Step, Skip, Leap

I don’t know about you, but I melt whenever I see a toddler in a pink leotard. This issue is filled with them, from Vanessa Salgado’s pre-ballet lesson for Technique  to the roundup of costumes for your youngest dancers (page 48) to Rima Faber’s creative dance class. Watching 4-year-olds awkwardly and adorably explore simple movement patterns, I can’t help but consider the miracle of human development. How exactly do we go from marching in pre-ballet class to mastering 32 fouettés for the Black Swan Pas de Deux?

To answer that question, Faber and a dream team of 10 leaders in the field have recently released new national core standards for dance, which detail the process of cognitive development in children learning dance. We were curious: Why are national standards necessary? After all, dancers have been fine-tuning their bodies as instruments of the artform for 400 years.

“I think about what’s been learned in science and about the body in 400 years—understanding of the body and how to work most efficiently has drastically changed,” Faber told writer Lisa Traiger. “And understanding how the brain helps students learn has equally changed.” In other words, Faber and others who advocate for standards believe it’s time for dance education to evolve from the passing down of steps from teacher to dancer to a more exact science of what it takes to develop artists. In “Standard Practice,” she talks about the new voluntary guidelines, how they work and why studio teachers and pre–K–12 alike will find them useful in preparing dancers for college and career.

Speaking of college, are you up to speed about financial options? How do dancers and their parents finance a college education when average tuition ranges from $22,000 to $42,000 a year? With cash, loans, grants and scholarships making up the college finance pie, how big a slice should go to loans? Will a dance career generate enough cash to make monthly loan payments after graduation? This isn’t a decision your college-bound dancers can afford to leave to their parents. “Let’s Talk About Debt...” will give you some resources to help them make sense of a confusing topic.

Save the date: August 1–3, the pages of Dance Teacher magazine will come to life in New York City. The annual Dance Teacher Summit is an inspiration-filled weekend: technique classes, choreography, business panels and networking opportunities galore. Join us!

Mary Malleney, courtesy Osato

In most classes, dancers are encouraged to count the music, and dance with it—emphasizing accents and letting the rhythm of a song guide them.

But Marissa Osato likes to give her students an unexpected challenge: to resist hitting the beats.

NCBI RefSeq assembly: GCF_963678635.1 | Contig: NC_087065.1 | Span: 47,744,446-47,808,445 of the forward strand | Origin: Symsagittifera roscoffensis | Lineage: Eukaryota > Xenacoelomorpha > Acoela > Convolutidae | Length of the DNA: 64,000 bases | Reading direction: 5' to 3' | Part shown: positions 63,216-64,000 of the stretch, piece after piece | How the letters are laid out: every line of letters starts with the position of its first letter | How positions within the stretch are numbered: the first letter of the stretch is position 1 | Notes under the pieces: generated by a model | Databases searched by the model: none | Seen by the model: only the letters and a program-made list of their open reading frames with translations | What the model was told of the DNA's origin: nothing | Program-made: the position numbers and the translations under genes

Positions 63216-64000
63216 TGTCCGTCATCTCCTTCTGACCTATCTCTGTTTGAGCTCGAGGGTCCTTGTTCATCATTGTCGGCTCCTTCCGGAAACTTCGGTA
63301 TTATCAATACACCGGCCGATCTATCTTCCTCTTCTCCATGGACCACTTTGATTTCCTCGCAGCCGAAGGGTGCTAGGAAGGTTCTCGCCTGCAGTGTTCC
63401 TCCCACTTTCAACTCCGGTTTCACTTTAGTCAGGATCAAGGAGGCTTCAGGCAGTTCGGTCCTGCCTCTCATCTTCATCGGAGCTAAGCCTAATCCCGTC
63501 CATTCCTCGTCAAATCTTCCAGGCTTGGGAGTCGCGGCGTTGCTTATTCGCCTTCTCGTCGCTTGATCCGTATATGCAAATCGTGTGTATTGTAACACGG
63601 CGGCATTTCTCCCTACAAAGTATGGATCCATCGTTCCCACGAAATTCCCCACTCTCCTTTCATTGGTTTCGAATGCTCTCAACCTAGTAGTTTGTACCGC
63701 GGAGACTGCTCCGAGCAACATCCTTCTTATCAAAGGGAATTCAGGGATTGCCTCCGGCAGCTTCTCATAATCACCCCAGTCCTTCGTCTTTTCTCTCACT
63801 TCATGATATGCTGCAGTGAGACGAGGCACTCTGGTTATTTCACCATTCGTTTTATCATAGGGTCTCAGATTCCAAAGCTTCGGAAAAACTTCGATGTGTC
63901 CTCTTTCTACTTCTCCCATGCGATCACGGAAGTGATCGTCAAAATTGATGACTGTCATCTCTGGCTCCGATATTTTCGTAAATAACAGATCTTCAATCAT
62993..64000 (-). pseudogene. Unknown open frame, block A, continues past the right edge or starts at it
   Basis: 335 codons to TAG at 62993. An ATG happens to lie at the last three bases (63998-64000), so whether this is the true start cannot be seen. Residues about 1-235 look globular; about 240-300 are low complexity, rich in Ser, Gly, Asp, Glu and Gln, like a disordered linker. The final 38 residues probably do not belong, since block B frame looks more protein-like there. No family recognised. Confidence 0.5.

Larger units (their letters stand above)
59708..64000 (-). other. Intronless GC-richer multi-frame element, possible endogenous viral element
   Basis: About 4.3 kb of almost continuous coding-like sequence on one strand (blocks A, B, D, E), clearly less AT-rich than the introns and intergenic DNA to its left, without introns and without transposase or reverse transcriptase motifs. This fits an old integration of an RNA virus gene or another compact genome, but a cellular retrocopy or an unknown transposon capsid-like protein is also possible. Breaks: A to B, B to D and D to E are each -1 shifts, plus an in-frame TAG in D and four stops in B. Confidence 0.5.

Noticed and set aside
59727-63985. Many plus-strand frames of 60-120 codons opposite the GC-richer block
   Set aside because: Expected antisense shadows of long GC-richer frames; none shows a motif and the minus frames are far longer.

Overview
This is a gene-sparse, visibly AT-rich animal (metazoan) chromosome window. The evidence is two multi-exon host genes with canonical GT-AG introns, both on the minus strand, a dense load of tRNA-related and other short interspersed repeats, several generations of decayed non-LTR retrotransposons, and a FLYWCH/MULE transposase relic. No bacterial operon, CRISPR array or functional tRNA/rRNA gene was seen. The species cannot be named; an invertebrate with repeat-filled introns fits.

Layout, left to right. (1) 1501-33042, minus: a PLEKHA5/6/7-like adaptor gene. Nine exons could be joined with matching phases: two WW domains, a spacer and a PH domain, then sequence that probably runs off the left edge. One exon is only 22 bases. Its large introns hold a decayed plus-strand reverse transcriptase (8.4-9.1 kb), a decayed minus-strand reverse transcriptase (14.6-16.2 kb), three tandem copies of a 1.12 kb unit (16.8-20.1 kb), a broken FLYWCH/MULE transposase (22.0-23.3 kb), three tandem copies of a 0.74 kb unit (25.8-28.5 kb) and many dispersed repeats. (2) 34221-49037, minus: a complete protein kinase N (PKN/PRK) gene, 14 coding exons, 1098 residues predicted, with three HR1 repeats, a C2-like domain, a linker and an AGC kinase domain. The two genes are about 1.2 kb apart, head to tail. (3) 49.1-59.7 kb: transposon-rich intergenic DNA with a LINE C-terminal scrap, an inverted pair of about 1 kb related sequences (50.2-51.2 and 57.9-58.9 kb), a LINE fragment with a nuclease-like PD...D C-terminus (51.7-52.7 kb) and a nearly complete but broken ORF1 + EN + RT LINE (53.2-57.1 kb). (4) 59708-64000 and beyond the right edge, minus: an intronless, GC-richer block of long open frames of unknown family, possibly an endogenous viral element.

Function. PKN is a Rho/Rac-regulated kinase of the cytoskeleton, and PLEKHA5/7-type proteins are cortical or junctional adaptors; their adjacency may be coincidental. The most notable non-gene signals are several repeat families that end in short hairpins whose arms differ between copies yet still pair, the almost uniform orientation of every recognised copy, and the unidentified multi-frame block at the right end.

In her contemporary class at EDGE Performing Arts Center in Los Angeles (which is now closed, until they find a new space), she would often play heavy trap music. She'd encourage her students to find the contrast by moving in slow, fluid, circular patterns, daring them to explore the unobvious interpretation of the steady rhythms.

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For Parents

Darrell Grand Moultrie teaches at a past Jacob's Pillow summer intensive. Photo Christopher Duggan, courtesy Jacob's Pillow

In the past 10 months, we've grown accustomed to helping our dancers navigate virtual school, classes and performances. And while brighter, more in-person days may be around the corner—or at least on the horizon—parents may be facing yet another hurdle to help our dancers through: virtual summer-intensive auditions.

In 2020, we learned that there are some unique advantages of virtual summer programs: the lack of travel (and therefore the reduced cost) and the increased access to classes led by top artists and teachers among them. And while summer 2021 may end up looking more familiar with in-person intensives, audition season will likely remain remote and over Zoom.

Of course, summer 2021 may not be back to in-person, and that uncertainty can be a hard pill to swallow. Here, Kate Linsley, a mom and academy principal of Nashville Ballet, as well as "J.R." Glover, The Dan & Carole Burack Director of The School at Jacob's Pillow, share their advice for this complicated process.

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Teachers Trending

From left: Anthony Crickmay, Courtesy Dance Theatre of Harlem Archives; Courtesy Ballethnic

It is the urgency of going in a week or two before opening night that Lydia Abarca Mitchell loves most about coaching. But in her role as Ballethnic Dance Company's rehearsal director, she's not just getting the troupe ready for the stage. Abarca Mitchell—no relation to Arthur Mitchell—was Mitchell's first prima ballerina when he founded Dance Theatre of Harlem with Karel Shook; through her coaching, Abarca Mitchell works to pass her mentor's legacy to the next generation.

"She has the same sensibility" as Arthur Mitchell, says Ballethnic co-artistic director Nena Gilreath. "She's very direct, all about the mission and the excellence, but very caring."

Ballethnic is based in East Point, a suburban city bordering Atlanta. In a metropolitan area with a history of racism and where funding is hard-won, it is crucial for the Black-led ballet company to present polished, professional productions. "Ms. Lydia" provides the "hard last eye" before the curtain opens in front of an audience.

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